MOSCOW (AP) — Thousands marched through Moscow on Sunday to protest Russia’s new law banning Americans from adopting Russian children, a far bigger number than expected in a sign that outrage over the ban has breathed some life into the dispirited anti-Kremlin opposition movement.
Shouting “shame on the scum,” protesters carried posters of President Vladimir Putin and members of Russia’s parliament who overwhelmingly voted for the law last month. Up to 20,000 took part in the demonstration on a frigid, gray afternoon.
The march was led by many of the same opposition figures who led the protest rallies that drew more than 100,000 people a year ago to demand free elections and an end to Mr. Putin’s 12 years in power. Since MR. Putin began a third presidential term in May, the protests have flagged as the opposition leaders have struggled to provide direction and capitalize on the broad discontent.
The adoption ban, which opponents argue victimizes children to make a political point, has stoked the anger of the same middle-class, urban professionals who swelled the protest ranks last winter.
The same creative wit was once again on display on Sunday.
Mr. Putin’s critics have likened him to King Herod, who ruled at the time of Jesus Christ’s birth and who the Bible says ordered the massacre of Jewish children to avoid being supplanted by the newborn king of the Jews.
Russia’s adoption ban was retaliation for a new U.S. law targeting Russians accused of human rights abuses. It also addresses long-brewing resentment in Russia over the 60,000 Russian children who have been adopted by Americans in the past two decades, 19 of whom have died.
Cases of Russian children dying or suffering abuse at the hands of their American adoptive parents have been widely publicized in Russia, and the law banning adoptions was called the Dima Yakovlev Bill, after a toddler who died in 2008 when he was left in a car for hours in broiling heat.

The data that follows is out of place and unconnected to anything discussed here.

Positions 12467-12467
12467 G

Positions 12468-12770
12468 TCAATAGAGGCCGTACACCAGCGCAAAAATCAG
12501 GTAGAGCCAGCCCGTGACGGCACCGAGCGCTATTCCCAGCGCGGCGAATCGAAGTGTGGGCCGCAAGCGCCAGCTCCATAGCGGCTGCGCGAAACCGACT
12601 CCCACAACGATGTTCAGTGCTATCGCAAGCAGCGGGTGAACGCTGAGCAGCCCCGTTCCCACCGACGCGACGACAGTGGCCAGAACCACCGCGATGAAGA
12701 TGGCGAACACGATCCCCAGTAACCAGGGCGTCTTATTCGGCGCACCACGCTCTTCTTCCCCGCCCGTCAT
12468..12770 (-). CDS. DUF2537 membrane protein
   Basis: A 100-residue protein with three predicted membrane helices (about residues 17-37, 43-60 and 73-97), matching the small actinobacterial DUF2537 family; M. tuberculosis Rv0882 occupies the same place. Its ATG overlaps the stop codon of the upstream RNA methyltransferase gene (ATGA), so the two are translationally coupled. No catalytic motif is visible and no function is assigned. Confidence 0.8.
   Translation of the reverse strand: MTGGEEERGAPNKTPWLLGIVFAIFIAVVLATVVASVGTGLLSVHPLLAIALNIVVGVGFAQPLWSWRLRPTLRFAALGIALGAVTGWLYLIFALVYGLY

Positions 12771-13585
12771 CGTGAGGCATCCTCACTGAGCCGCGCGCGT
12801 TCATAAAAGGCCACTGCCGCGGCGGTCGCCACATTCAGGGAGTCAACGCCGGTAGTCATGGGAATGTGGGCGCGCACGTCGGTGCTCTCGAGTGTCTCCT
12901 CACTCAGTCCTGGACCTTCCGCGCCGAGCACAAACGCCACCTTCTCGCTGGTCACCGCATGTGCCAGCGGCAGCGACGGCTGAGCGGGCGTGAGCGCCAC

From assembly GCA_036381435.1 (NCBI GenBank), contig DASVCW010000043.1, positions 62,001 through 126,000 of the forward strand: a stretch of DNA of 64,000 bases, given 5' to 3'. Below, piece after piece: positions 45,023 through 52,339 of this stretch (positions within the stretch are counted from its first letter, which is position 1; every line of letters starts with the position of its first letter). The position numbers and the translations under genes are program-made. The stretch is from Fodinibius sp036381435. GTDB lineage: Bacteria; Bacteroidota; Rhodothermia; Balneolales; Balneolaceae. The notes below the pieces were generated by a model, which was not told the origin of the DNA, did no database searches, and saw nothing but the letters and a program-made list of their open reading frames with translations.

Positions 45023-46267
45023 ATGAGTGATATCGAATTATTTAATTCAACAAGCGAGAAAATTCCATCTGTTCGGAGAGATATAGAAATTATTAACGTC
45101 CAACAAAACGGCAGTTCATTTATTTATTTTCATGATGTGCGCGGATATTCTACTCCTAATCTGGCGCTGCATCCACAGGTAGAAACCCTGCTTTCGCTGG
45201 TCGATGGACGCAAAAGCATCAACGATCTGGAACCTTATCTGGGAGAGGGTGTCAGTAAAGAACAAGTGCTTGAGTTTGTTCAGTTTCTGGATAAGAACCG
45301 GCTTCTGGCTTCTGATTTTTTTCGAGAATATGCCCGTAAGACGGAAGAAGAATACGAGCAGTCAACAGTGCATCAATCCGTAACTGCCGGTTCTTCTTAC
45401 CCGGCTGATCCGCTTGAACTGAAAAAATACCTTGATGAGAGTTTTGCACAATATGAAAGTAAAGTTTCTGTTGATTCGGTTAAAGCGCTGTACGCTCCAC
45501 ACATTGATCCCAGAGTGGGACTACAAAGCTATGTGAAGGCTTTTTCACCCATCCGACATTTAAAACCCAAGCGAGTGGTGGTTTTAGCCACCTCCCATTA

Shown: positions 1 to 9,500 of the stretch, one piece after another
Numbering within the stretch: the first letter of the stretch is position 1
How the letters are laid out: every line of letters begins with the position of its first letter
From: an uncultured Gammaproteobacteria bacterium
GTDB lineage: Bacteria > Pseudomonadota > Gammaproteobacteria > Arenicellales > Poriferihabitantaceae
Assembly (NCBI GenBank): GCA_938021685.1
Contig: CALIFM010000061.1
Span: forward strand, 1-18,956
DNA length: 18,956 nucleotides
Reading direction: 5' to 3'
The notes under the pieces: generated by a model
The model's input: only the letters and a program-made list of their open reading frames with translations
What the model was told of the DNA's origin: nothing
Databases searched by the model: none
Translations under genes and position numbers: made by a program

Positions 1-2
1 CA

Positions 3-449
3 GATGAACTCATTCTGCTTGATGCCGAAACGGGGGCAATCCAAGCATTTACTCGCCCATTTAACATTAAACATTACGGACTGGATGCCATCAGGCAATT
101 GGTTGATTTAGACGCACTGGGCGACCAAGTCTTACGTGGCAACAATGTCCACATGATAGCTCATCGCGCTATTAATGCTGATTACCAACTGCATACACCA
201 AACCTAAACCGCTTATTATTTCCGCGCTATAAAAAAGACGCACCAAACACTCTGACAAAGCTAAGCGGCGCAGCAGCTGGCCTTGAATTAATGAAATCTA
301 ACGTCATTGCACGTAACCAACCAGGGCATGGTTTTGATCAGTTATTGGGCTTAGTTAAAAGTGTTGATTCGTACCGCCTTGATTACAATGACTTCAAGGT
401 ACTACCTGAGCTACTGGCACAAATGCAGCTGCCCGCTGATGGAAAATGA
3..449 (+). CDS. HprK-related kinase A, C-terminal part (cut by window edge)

“Yes, there are cases when they are abused and killed, but they are rare,” said Sergei Udaltsov, who heads a leftist opposition group. “Concrete measures should be taken (to punish those responsible), but our government decided to act differently and sacrifice children’s fates for their political ambitions.”
Those opposed to the adoption ban accuse MR. Putin’s government of stoking anti-American sentiments in Russian society in an effort to solidify support among its base, the working-class Russians who live in small cities and towns.
The adoption ban also revived anger over the December 2011 parliamentary election, which independent observers said was won by Mr. Putin’s party through widespread fraud. A column of marchers on Sunday held a banner calling for the State Duma, the elected lower house, to be disbanded.
“The Duma that now adopts these kinds of laws is illegitimate. It was formed with the theft of 100 million votes,” said opposition leader Vladimir Ryzhkov, a former Duma member who lost his seat when independent members were ousted in 2007. “It doesn’t have the moral or political right to adopt laws for us. The disbanding of the Duma and the overturning of the law. That’s why people, including me, came out today.”
Just ahead of the weekend protest, Mr. Putin’s spokesman sought to ease anger over the adoption ban by announcing that some of the dozens of adoptions already under way could go forward, allowing children who have already bonded with American adoptive parents to leave the country.
UNICEF estimates there are about 740,000 children not in parental custody in Russia, while about 18,000 Russians are on the waiting list to adopt a child. Since the law banning American adoptions was passed, Russian political and religious leaders have been encouraging Russians to adopt more children.